Do you know this child? He runs, jumps and shouts wherever he goes? You tell him what to do-- but both ears must be clogged with wax. When you finally get him to hear you, he behaves as though it’s opposite day. When he’s around his peers, you hear continuous complaints about him hitting, teasing or constantly annoying them. What is it with this child?
This type of reckless, overactive and aggressive behavior is often seen in children with Attention Deficit Hyperactivity Disorder (ADHD). These children have problems paying attention, following instructions and acting out of impulse without thinking.
One of the greatest misunderstandings parents, teachers and care givers make with children exhibiting these characteristics is mistaking the child’s actions for intended misbehavior.
Children with ADHD don’t intend to be overly active, inattentive, impulsive and annoying. This behavior has to do with their chemistry makeup. Children with ADHD have a neurological disorder that leads to problems with self-control. The following are tips on how you can manage your child with ADHD more effectively:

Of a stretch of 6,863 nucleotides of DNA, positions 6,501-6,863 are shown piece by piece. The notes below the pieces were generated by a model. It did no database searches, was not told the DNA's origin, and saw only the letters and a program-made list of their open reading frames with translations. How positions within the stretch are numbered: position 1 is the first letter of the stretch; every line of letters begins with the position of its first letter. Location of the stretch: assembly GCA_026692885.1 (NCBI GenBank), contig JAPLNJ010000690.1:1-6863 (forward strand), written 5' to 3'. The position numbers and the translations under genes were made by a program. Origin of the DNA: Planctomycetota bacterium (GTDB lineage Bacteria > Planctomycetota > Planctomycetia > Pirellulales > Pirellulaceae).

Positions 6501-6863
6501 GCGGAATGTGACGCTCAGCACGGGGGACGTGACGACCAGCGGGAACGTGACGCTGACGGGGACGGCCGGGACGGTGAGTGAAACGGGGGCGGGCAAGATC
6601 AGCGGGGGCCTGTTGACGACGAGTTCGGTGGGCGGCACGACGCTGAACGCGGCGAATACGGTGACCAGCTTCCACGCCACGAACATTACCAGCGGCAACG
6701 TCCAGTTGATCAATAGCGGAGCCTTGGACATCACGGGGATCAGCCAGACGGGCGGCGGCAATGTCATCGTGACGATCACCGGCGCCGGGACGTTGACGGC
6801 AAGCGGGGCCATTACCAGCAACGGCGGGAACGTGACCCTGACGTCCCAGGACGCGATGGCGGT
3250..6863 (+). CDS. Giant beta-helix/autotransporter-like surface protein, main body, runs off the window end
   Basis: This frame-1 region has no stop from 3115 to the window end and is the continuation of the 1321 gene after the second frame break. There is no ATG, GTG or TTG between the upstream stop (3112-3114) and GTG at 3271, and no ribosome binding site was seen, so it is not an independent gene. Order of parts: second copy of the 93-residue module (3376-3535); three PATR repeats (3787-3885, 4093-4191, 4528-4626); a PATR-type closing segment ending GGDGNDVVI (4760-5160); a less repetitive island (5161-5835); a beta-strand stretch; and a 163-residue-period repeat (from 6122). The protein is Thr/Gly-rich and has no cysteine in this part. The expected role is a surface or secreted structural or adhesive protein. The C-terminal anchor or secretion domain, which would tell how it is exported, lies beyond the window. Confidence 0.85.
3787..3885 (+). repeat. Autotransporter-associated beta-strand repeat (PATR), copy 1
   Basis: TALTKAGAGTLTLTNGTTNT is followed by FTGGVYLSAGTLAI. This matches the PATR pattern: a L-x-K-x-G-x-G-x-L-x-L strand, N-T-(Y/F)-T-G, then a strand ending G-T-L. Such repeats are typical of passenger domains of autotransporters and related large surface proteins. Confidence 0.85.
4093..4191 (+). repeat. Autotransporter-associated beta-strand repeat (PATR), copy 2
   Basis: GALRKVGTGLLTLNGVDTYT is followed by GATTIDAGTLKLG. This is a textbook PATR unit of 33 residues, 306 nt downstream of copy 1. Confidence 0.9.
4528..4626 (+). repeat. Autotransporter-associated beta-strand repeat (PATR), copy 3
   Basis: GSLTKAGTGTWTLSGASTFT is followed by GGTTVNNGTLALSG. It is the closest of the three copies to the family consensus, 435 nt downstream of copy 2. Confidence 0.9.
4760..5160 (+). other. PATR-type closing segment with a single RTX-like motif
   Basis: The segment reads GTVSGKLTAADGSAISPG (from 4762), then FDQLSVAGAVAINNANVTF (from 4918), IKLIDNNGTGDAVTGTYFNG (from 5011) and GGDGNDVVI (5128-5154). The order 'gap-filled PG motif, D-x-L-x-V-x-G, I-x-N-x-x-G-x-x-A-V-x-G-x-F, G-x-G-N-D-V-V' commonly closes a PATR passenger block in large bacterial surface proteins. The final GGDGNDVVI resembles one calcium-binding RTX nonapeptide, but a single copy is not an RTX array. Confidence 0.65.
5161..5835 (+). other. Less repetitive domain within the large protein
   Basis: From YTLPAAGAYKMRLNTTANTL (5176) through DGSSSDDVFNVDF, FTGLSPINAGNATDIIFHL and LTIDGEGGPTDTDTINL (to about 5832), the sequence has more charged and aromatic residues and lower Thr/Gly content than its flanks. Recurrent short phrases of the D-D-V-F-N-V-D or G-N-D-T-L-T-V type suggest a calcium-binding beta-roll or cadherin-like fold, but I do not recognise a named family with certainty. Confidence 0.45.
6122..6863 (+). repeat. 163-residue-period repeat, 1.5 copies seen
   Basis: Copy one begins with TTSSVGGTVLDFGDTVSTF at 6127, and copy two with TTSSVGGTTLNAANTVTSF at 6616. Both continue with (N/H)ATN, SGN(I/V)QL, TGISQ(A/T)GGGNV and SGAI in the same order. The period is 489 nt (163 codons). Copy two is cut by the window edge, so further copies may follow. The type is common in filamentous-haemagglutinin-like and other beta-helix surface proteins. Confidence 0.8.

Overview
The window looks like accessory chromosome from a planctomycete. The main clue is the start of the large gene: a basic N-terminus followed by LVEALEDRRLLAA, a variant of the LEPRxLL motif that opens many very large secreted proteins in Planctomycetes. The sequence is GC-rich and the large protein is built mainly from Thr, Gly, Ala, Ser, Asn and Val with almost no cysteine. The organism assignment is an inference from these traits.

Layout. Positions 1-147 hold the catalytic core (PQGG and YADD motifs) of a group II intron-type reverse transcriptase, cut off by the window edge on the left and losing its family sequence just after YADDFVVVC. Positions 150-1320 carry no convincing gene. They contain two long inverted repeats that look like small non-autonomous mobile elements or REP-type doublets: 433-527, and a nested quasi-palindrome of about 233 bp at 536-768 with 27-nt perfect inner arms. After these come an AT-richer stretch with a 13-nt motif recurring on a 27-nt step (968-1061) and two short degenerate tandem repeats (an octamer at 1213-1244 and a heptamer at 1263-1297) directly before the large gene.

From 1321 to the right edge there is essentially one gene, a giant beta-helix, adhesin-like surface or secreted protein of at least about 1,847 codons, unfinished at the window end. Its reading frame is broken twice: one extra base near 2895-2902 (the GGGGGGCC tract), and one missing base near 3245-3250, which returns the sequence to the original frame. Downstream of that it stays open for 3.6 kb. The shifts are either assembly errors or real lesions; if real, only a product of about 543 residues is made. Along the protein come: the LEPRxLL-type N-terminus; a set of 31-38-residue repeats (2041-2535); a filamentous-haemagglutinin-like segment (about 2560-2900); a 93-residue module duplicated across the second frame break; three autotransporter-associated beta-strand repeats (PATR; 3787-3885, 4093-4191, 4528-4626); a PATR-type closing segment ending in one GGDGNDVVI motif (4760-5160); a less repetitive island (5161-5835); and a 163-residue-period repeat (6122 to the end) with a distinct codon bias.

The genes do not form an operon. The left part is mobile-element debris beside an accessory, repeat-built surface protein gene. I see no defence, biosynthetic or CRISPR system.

1. Do not label your child as bad, even though neighbors, friends and family may consider his behaviors as bad. Learn more about the behaviors children with ADHD exhibit. Use this information to better understand your child as a unique rather than bad person.
2. Look for your child’s positive behaviors. Did he remember to make salat without your reminding him? Did he play nicely with his younger brother this afternoon? Did he say something kind to you today? It may seem as if your child is “always” in trouble, but there are times when his behavior is agreeable. Search for moments when he is compliant. Give him a hug, kiss or pat on the back. Tell him how pleased you are with him. This will encourage future positive behavior that you desire.
3. Make sure he understands your instructions. Make certain you have his attention when you direct him. Is he looking at you? Are his hands free? Is he still when you instruct him? Also be sure you speak slowly, clearly and with words he understands. Stand in front of him when speaking, if possible. “I want your controller down and you looking at me.”
4. Develop a loving relationship with your child that does not involve hitting. Children with ADHD are resistant to spankings-- they often become rebellious. Because their unintentional behavior so often leads to frequent corrections, extreme and excessive discipline methods can lead to adverse feelings between mother and child. It can also lead to abuse. Children who feel loved, understood and respected are more likely to have the desire to obey and exert the extra effort to obey.
More information on disciplining children with ADHD can be found in Grandma Jeddah’s eBook Discipline without Disrespecting: Discover the Hidden Secrets of How to Effectively Discipline Your Muslim Child-- And Keep Your Peace of Mind While at It. To order her e-book or receive her free newsletter, please go to http://www.grandmajeddah.com/